May 8, 2007 > This week on Wall Street
This week on Wall Street
By Madlen Read
NEW YORK (AP), May 04 _ After another record-setting week on Wall Street, investors are wondering whether stocks are due for a fall or are headed even higher. This week's words from the Federal Reserve and retail sales could provide some clues.
Recently, it has seemed as if nothing can derail the stock market's climb. Economic reports last week were mixed, but institutional investors remained enthusiastic thanks to soaring takeover activity. News Corp.'s bid for Dow Jones & Co. reinvigorated the stock market Tuesday after a morning of mixed economic news, and on Friday, reports that Microsoft Corp. might be mulling a buy of Yahoo Inc. nudged stocks higher despite lackluster jobs data.
Overall, economic data has shown slow and steady growth, alleviating investors' fears about recession. Still, worries linger about stagflation _ slowing growth amid soaring prices _ and what the Federal Reserve would do about it.
On Wednesday, the central bank's Federal Open Market Committee meets to decide whether to keep interest rates steady, or move them higher or lower. Everyone expects the Fed to stand pat, as they have done since last summer, but investors, hoping for a rate cut by the end of the year to boost spending, will parse the Fed's statement for indications about future moves.
To get another hint about where interest rates may be headed, investors on Friday will watch for the Producer Price Index, a measure of inflation at the wholesale level. The market predicts the Labor Department's report will show the PPI rose 0.7 percent in April, less than the 1 percent rise in March, according to last Friday's median estimate of economists surveyed by Thomson Financial. The core PPI, which strips out energy and food prices, is expected to show a 0.2 percent increase for April, up from a flat reading in March.
Investors will be looking at a cascade of retail reports to get some insight into consumer spending. On Thursday, the major stores will release their sales results for April. And on Friday, investors will get the Commerce Department's retail sales report. Economists forecast a 0.4 percent rise in March retail sales, the same as in February.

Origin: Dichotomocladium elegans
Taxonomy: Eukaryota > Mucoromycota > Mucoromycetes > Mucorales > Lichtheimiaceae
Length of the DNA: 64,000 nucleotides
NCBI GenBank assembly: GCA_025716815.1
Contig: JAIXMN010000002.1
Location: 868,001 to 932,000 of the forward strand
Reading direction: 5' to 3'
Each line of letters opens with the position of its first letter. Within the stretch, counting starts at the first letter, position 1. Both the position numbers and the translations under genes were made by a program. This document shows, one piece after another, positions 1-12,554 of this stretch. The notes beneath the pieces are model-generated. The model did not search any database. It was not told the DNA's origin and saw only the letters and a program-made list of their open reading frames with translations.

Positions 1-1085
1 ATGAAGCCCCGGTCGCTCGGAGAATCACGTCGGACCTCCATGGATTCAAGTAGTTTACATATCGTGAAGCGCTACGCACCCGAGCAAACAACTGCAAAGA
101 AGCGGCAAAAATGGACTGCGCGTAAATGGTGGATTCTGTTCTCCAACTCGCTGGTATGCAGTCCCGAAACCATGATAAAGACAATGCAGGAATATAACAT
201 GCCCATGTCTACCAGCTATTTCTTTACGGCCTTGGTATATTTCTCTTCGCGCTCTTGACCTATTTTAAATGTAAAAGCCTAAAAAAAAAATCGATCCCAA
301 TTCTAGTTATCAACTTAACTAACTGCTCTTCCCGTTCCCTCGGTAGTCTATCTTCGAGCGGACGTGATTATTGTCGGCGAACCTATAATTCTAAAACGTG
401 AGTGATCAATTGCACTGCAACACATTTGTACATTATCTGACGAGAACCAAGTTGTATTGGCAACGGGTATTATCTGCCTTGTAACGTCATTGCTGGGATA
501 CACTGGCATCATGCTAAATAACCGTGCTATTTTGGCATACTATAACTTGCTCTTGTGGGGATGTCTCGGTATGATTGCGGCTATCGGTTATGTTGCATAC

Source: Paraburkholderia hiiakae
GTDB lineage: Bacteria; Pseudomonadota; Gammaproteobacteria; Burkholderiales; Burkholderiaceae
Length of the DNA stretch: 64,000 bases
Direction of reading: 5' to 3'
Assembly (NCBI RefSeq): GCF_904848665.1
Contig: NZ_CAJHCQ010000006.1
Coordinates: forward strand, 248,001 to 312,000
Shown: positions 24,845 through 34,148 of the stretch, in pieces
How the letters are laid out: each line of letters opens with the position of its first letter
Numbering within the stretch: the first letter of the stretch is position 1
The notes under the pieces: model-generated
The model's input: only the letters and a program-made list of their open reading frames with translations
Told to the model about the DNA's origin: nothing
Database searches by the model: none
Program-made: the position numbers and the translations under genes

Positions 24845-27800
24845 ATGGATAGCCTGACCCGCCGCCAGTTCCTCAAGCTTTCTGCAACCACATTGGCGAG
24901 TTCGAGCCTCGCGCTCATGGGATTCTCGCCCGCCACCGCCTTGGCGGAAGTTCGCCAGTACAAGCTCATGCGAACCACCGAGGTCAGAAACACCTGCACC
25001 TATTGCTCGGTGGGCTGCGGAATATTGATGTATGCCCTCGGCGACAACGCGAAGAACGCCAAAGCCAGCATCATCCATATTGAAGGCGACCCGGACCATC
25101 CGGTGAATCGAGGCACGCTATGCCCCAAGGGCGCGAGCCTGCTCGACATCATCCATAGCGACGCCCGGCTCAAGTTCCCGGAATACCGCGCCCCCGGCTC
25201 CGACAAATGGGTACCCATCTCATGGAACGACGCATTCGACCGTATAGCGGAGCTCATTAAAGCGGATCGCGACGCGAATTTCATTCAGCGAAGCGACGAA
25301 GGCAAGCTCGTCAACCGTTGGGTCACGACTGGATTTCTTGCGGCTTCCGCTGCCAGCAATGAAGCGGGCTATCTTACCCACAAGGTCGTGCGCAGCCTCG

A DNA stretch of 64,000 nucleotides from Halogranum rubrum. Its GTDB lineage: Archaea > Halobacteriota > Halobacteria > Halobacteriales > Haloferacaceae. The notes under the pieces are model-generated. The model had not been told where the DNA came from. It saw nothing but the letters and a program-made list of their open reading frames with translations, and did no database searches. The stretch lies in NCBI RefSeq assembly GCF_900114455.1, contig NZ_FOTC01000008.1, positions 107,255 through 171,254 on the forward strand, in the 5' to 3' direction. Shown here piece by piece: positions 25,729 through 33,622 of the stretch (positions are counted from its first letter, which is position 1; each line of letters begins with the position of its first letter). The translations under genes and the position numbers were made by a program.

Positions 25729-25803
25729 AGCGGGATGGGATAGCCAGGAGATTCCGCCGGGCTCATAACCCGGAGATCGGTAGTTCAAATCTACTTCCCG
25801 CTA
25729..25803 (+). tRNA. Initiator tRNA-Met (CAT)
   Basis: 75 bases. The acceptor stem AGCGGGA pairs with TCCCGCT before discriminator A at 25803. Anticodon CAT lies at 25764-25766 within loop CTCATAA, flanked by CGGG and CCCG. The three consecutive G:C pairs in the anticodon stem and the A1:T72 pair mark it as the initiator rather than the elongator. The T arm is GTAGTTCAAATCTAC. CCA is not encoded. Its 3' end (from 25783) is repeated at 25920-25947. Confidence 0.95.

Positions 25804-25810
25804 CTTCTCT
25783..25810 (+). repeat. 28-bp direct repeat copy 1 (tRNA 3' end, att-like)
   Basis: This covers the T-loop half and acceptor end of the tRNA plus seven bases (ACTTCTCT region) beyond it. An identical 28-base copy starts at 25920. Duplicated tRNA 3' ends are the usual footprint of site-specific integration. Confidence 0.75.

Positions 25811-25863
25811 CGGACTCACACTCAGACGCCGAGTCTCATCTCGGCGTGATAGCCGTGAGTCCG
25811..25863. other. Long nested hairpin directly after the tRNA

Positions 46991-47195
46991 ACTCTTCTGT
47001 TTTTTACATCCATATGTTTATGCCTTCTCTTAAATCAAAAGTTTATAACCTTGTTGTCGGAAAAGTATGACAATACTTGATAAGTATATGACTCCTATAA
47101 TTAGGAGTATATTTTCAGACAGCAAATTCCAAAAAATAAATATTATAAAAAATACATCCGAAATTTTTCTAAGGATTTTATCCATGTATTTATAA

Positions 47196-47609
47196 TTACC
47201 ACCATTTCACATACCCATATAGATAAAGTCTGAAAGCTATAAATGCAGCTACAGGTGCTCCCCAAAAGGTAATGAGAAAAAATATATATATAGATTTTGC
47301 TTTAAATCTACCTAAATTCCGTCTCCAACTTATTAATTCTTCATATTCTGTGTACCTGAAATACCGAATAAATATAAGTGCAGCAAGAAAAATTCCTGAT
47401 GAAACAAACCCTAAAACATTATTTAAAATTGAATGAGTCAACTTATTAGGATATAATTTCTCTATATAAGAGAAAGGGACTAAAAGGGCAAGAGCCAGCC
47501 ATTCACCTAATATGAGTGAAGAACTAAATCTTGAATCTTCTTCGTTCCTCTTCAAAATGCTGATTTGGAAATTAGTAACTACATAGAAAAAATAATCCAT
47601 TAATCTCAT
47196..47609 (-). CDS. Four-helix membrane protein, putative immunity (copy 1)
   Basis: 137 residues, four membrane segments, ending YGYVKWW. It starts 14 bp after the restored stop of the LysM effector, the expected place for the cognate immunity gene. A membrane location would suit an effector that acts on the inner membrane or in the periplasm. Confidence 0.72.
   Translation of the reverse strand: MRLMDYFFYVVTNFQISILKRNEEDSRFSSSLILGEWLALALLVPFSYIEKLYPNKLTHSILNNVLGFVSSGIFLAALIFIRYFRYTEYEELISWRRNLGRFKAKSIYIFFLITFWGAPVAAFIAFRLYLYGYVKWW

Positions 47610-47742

Last week, the Standard & Poor's 500 index surpassed 1,500 for the first time in more than six years, bringing the index closer to its record close of 1,527.46 reached in March 2000. Meanwhile, the Dow Jones industrial average has been climbing further into uncharted terrain; the blue-chip index broke through 13,200 last week and on Friday hit its 19th record close this year.
The Dow rose 1.10 percent last week; the S&P 500 advanced 0.77 percent; and the Nasdaq composite index gained 0.58 percent.
MORE ECONOMIC DATA ...
The Federal Reserve reports Monday on consumer credit in March. The market is expecting a reading of $5 billion, up from $2.9 billion in February, according to the median estimate of economists surveyed by Thomson Financial.
On Tuesday, the market is expecting the Commerce Department to report that wholesale inventories in March rose 0.3 percent, a slimmer rise than the 0.5 percent increase in February.
The Commerce Department on Thursday reports on the trade balance for March, and on import and export prices in April. Economists predict the trade balance widened to $60.0 billion in April from $58.4 billion the previous month.
On Friday, in addition to retail sales, the Commerce Department will also release data on March business inventories, which are expected to rose 0.1 percent, less than the 0.3 percent rise in February.
... AND ANOTHER BATCH OF EARNINGS
On Tuesday, Walt Disney Co., one of the 30 companies that make up the Dow, releases first-quarter financial results. Analysts are expecting a profit of 38 cents a share. Disney closed at $35.85 last Friday, at the upper end of its 52-week range of $27.95 to $36.09.
Cisco Systems Inc. also releases its first-quarter earnings on Tuesday, and analysts are expecting profit of 33 cents a share. Cisco closed at $27.91 last Friday, at the upper end of its 52-week range of $17.10 to $28.99.
On Wednesday, Toyota Motor Co. releases first-quarter earnings, and analysts predict a profit of $2.13 a share. Toyota's U.S. shares closed at $120.94 last Friday, in the upper half of their 52-week range of $94.52 to $138.